Efforts continue to finance field overhaul

Benicia Herald

❒ Estimated price tag for high school facilities upgrade: $7M

By Keri Luiz
Assistant Editor

Officials, staff, parents and students all acknowledge that the athletics facilities at Benicia High School are in need of a serious upgrade.

But with an estimated price tag of as much as $7 million to address a long list of problems with the sports complex at 1101 Military West, all involved agree that completing the overhaul will take a lot of hard work, perseverance and maybe even a little luck.

Chief Business Official Tim Rahill gave an update to Benicia Unified School District trustees last week on planned upgrades to the facilities, and the board also heard input from Jill Ray, Matt Donahue and Kathy Jacobs of the Sports Complex Steering Committee. Where to find funding was the focus of the discussion.

Rahill told the board Thursday that the committee has met five times since an open brainstorming meeting Oct. 4 to discuss potential upgrades, including an infrastructure overhaul and replacement of turf on the Drolette Stadium football field. “The steering committee has discussed several items including probable costs for a sports complex, some timelines, and also some possible funding sources,” he said.

Rahill said funding has been broken down into three areas: for the stadium’s track and field, at approximately $3,040,000; for the stadium’s bleachers, both home side and visitors’ side, for approximately $1,160,000; and for support facilities, with a range of options that put the cost at between $1.2 million and $2.2 million.

That’s a price tag well past $6 million, Rahill said.

Potential revenue sources explored by the steering committee include grants and a general obligation bond “to be presented to the community,” he said.

Committee member Ray said she hopes to hold a community-wide meeting, perhaps as early as January, to discuss funding options. “This is a community project,” she said. “All of the athletic facilities there are used by the community. We have running groups that use it. It’s important as a community project, not just the high school.”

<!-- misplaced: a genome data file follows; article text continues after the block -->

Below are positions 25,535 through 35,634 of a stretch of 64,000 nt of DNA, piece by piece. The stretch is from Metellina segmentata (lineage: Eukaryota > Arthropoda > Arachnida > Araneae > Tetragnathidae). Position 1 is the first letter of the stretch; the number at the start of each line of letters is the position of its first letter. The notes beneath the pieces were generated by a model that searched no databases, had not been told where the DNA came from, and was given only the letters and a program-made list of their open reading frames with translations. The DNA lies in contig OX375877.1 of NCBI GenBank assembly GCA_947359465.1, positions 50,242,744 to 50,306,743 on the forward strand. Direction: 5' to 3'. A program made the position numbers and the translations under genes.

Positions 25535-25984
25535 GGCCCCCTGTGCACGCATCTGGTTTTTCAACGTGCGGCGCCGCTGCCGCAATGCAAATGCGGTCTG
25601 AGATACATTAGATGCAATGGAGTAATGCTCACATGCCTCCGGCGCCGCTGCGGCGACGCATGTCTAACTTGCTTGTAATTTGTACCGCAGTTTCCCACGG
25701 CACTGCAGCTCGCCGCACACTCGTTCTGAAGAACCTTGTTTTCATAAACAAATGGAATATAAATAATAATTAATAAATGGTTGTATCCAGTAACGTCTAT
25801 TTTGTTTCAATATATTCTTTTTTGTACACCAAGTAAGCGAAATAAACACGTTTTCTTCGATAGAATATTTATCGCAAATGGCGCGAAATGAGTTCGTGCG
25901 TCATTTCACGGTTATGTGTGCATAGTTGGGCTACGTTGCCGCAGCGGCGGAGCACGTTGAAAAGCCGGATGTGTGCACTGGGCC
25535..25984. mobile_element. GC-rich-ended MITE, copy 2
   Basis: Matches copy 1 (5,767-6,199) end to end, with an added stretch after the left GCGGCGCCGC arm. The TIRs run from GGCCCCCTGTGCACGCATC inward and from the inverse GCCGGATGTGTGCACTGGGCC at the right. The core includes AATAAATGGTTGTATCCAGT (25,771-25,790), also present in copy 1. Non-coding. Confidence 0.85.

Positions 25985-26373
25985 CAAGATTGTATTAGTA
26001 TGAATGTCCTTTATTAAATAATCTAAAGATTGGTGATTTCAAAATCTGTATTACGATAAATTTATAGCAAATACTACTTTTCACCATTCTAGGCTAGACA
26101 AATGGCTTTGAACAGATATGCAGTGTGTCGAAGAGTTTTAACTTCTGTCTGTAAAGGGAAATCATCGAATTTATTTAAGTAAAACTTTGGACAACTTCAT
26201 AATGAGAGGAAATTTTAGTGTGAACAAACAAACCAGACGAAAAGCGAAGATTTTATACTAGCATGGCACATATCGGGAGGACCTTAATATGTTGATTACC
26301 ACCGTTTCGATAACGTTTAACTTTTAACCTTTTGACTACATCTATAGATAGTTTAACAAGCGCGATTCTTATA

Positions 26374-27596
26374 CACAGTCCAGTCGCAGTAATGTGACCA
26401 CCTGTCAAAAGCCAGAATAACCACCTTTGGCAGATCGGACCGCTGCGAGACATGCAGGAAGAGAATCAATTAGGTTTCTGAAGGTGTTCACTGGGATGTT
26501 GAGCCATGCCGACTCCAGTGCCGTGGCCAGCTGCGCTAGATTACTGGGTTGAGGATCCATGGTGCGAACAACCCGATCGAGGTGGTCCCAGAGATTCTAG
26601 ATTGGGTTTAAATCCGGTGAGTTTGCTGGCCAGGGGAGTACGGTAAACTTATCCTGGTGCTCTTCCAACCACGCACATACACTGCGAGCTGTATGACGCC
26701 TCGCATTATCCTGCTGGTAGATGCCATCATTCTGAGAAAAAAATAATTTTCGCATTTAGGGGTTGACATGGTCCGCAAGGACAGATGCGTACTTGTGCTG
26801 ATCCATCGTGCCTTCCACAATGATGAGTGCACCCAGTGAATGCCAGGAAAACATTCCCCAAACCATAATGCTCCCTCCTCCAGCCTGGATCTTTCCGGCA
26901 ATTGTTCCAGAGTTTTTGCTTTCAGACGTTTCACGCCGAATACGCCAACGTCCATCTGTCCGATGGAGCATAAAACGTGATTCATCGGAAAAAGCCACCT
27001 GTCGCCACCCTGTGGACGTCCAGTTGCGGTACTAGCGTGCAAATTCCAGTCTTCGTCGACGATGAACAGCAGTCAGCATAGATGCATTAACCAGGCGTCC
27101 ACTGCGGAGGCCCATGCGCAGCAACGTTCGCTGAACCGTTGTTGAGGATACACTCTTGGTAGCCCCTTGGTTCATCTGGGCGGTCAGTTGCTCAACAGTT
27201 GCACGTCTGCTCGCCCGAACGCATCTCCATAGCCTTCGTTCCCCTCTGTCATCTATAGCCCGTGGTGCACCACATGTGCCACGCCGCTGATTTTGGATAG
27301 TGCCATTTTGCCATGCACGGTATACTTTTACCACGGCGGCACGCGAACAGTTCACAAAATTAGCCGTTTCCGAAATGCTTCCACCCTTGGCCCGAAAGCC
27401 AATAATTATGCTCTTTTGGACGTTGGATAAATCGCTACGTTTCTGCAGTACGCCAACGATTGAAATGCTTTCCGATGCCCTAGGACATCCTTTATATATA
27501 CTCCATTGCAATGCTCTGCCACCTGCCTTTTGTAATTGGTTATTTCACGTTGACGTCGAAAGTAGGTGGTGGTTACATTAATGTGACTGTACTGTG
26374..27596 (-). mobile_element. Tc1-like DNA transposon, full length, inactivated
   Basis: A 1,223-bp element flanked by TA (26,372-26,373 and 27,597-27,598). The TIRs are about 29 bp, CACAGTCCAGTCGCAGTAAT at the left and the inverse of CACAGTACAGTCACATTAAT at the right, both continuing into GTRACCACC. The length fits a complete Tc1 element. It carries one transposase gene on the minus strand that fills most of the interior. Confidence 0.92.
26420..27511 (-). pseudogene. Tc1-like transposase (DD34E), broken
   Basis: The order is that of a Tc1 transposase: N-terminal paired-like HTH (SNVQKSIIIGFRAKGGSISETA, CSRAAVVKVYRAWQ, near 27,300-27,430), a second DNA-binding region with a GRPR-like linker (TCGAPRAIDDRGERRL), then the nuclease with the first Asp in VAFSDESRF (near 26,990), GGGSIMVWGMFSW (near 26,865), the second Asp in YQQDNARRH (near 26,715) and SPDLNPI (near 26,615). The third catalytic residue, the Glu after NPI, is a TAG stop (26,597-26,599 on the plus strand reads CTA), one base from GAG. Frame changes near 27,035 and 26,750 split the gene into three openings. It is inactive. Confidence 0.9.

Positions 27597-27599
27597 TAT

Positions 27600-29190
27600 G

Ray said committee members are also looking at the potential of solar power, with an eye to get the school off the grid and thus save funds. “There’s lots of aspects of this that reach beyond athletics,” she said.

Donahue, who ran unsuccessfully for school board last month, said that in addition to grants, the committee is exploring the possibility of private fundraising. “You’ve heard the numbers — private fundraising is going to be necessary,” he told the board. “We cannot do it all with grants. We don’t want to spend general funds for this project.”

Trustee Dana Dean urged the committee to look at Valero Good Neighbor Steering Committee funds, which she helped negotiate as an attorney. “If anyone wants to say that the school district isn’t entitled to additional funds, they really need to look at the whole picture,” she said. “I will also say that this particular project isn’t a school project, it’s a community project.”

She asked the room who they thought was the biggest users of the field, then said, “It’s probably the city of Benicia and the citizens of Benicia, not the high school students.

“Any funding that comes from the Valero Good Neighbor Steering Committee grants is going to benefit every single person in the city of Benicia,” Dean said. This, she said, should be mentioned by steering committee members in their grant applications — and she encouraged them to attend Community Sustainability Commission as well.

“I would say that when you put an application forward, I would expect it to be about this thick,” she said with her fingers about two inches apart.

The trustees agreed that something must be done about the deteriorating facilities.

“It’s a quality-of-student-life issue to me,” André Stewart said. “We have a track that is not unusable, but it is getting close. We have a field that doesn’t do what we need it to do, and we have stands that are in dire need of replacement. So even if we don’t do the field and the track, I think we don’t have much choice but to do something with those stands, quickly.”

But committee member Kathy Jacobs said the track is “not usable. When we have track meets, we don’t have them at Benicia. We had one last year and it was embarrassing.”

She said the soccer team practices at a local park, and the football team could schedule more home games but “many teams won’t play on our field. No teams will play on our field unless it’s a league team and they have to. “It’s really a safety issue, as well as getting these events back at our school.”

Jacobs’s comments echoed those of Superintendent of Benicia Schools Janice Adams, who said at the first community brainstorming session Oct. 4, “It’s getting to be a concern of mine and the staff’s, about safety. The bleachers are in disrepair, the field has ruts and holes.

“The staff works incredibly hard to make it as safe as possible, but it’s just old and needs some upgrades.”

via Efforts continue to finance field overhaul.

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